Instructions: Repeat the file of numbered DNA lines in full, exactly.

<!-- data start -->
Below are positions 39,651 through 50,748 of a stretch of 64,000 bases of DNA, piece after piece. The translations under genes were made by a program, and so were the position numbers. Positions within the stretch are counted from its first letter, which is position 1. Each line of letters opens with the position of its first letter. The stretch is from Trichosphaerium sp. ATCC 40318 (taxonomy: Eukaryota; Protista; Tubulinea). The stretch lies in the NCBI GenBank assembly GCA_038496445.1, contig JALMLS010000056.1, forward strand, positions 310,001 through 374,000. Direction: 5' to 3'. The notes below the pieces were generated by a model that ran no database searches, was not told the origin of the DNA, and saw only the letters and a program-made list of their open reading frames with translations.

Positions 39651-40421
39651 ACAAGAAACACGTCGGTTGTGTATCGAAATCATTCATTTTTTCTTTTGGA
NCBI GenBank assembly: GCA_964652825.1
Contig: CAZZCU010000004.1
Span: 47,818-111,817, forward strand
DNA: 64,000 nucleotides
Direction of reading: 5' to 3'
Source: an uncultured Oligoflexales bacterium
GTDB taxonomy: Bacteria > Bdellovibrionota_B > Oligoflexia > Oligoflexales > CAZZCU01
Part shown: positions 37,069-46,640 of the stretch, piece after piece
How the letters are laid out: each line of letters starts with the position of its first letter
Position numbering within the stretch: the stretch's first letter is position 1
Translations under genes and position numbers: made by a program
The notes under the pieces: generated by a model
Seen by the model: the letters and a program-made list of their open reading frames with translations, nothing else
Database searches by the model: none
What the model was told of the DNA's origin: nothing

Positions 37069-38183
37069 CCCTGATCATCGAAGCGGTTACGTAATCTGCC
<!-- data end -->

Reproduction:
Below are positions 39,651 through 50,748 of a stretch of 64,000 bases of DNA, piece after piece. The translations under genes were made by a program, and so were the position numbers. Positions within the stretch are counted from its first letter, which is position 1. Each line of letters opens with the position of its first letter. The stretch is from Trichosphaerium sp. ATCC 40318 (taxonomy: Eukaryota; Protista; Tubulinea). The stretch lies in the NCBI GenBank assembly GCA_038496445.1, contig JALMLS010000056.1, forward strand, positions 310,001 through 374,000. Direction: 5' to 3'. The notes below the pieces were generated by a model that ran no database searches, was not told the origin of the DNA, and saw only the letters and a program-made list of their open reading frames with translations.

Positions 39651-40421
39651 ACAAGAAACACGTCGGTTGTGTATCGAAATCATTCATTTTTTCTTTTGGA
NCBI GenBank assembly: GCA_964652825.1
Contig: CAZZCU010000004.1
Span: 47,818-111,817, forward strand
DNA: 64,000 nucleotides
Direction of reading: 5' to 3'
Source: an uncultured Oligoflexales bacterium
GTDB taxonomy: Bacteria > Bdellovibrionota_B > Oligoflexia > Oligoflexales > CAZZCU01
Part shown: positions 37,069-46,640 of the stretch, piece after piece
How the letters are laid out: each line of letters starts with the position of its first letter
Position numbering within the stretch: the stretch's first letter is position 1
Translations under genes and position numbers: made by a program
The notes under the pieces: generated by a model
Seen by the model: the letters and a program-made list of their open reading frames with translations, nothing else
Database searches by the model: none
What the model was told of the DNA's origin: nothing

Positions 37069-38183
37069 CCCTGATCATCGAAGCGGTTACGTAATCTGCC